Robert S. S. Baden Powell
Founder of Scouting

Robert S. S. Baden Powell, Chief Scout of the World.  His letters to Scouts, Scouters, Guides (Girl Scouts) and to the General Public appear below.
February 22, 1857 - January 7, 1941

   These letters were written by Baden-Powell. He placed them in his correspondence file to be read after his death.

To BOY SCOUTS: Dear Scouts -- If you have ever seen the play, Peter Pan you will remember how the pirate chief was always making his dying speech because he was afraid that possibly when the time came for him to die he might not have time to get it off his chest.
   It is much the same with me, and so, although I am not at this moment dying, I shall be doing so one of these days and I want to send you a parting word of good-bye.
   Remember, it is the last you will ever hear from me, so think it over.
   I have had a most happy life and I want each one of you to have as happy a life too.
   I believe that God put us in this jolly world to be happy and enjoy life.
   Happiness doesn't come from being rich, nor merely from being successful in your career, nor by self-indulgence.
   One step towards happiness is to make yourself healthy and strong while you are a boy, so that you can be useful and so can enjoy life when you are a man.
   Nature study will show you how full of beautiful and wonderful things God has made the world for you to enjoy.
   Be contented with what you have got and make the best of it. Look on the bright side of things instead of the gloomy one. But the real way to get happiness is by giving out happiness to other people.
   Try and leave this world a little better than you found it and when your turn comes to die, you can die happy in feeling that at any rate you have not wasted your time but have done your best.
   'Be Prepared' in this way, to live happy and to die happy - stick to your Scout promise always -- even after you have ceased to be a boy -- and God help you to do it.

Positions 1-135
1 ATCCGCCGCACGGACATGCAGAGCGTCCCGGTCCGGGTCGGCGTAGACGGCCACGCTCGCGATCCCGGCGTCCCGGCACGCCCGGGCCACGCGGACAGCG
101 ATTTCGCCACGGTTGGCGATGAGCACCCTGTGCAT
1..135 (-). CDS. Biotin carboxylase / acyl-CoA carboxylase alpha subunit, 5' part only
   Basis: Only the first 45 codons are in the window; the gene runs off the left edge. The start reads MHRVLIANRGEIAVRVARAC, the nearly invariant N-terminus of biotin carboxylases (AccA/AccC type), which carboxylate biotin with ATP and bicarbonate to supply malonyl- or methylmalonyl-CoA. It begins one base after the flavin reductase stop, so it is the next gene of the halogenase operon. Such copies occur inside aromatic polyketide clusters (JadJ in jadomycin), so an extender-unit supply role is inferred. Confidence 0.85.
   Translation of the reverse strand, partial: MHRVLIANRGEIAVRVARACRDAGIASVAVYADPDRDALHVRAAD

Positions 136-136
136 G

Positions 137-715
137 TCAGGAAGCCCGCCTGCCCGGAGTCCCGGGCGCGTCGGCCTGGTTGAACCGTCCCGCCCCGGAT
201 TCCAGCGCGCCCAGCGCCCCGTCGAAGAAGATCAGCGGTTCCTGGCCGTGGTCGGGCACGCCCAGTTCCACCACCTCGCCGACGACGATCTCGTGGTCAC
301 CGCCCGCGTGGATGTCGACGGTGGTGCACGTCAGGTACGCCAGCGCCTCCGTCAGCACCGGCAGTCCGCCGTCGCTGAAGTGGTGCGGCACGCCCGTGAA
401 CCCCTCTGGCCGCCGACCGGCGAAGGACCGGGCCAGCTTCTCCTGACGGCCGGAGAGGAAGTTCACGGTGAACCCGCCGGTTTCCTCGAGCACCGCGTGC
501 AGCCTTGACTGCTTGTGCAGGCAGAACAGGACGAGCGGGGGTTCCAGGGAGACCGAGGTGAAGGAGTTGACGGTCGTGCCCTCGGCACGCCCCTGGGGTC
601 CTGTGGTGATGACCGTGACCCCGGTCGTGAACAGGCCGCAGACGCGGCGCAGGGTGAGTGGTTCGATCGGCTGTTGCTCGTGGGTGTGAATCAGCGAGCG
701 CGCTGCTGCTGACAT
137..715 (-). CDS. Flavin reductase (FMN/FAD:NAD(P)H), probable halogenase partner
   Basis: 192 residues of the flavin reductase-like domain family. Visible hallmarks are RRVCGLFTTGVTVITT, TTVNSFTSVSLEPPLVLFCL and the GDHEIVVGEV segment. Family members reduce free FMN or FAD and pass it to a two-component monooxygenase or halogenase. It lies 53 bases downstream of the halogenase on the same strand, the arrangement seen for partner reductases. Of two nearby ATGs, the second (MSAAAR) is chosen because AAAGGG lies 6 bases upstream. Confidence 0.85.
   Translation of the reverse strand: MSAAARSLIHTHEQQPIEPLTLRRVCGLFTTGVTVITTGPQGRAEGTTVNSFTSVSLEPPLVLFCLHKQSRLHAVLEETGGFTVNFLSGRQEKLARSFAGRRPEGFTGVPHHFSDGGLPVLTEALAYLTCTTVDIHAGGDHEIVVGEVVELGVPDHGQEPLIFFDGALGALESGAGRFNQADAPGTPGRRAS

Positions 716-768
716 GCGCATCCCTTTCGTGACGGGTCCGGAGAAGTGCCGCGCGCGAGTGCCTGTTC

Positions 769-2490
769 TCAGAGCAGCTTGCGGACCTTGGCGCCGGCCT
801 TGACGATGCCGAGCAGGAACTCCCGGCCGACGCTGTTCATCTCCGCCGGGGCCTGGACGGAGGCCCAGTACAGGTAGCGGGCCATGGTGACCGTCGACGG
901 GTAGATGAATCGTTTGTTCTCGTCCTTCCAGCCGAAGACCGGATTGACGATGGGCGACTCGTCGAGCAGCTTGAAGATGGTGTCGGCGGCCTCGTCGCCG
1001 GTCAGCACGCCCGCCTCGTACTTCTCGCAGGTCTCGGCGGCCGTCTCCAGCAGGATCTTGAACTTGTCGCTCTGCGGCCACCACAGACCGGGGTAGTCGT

Your friend

To GIRL GUIDES: My Dear Guides, This is just a farewell note to you -- the last you will hear from me.
   It is just to remind you, when I have passed on, that your business in life is to be happy and to make others happy.
   That sounds comfortable and easy doesn't it?
   You begin making other people happy by doing good turns to them. You need not worry about making yourselves happy, as you will very soon find that comes by itself.
   When you make other people happy, as you will very soon find that that comes by itself.
   When you make other people happy, it makes YOU happy too.
   Later on, when you have a home of your own, by making it a bright and cheery one you will make your husband a happy man.
   If all homes were bright and cheery there would be fewer public houses, and the men would not want to go out to them but would stay at home.
   It may mean hard work for you but will bring its own reward.
   Then if you keep your children health and clean and busy they will be happy. Happy children love their parents. And there is nothing can you greater joy than a loving child.
   I am sure God means us to be happy in this life. He has given us a world to live in that is full of beauties and wonders, and He has given us not only eyes to see them but minds to understand them -- if only we have the sense to look at them in that light.
   We can enjoy bright sunshine and glorious views. We can see beauty in the trees and flowers. We can watch with wonder how the seed produces the young plant which grows to a flower which in its turn, will replace other flowers as they die off.
   For, though plants, like people, die, their race will replace other flowers as they die off.
   For, those plants, like people, die, their race does not die away, but new ones are born and grow up to carry on the Creator's plan.
   So, do you see, you women are the chosen servants of God in two ways: first to carry on the race, to bring children into the world to replace the men and women who pass away: secondly, to bring happiness into the world by making happy homes and by being yourselves good cheery comrades for your husbands and children.
   And that is where you, as Guides, especially come in. By being a 'comrade' -- that is, by taking an interest in your husband's work and aspirations -- you can help him with your sympathy and suggestions and so be a guide to him. Also, in bringing up your children by strengthening and training their minds and characters , as well as their bodies and health, you will be giving them to the better use and enjoyment of life.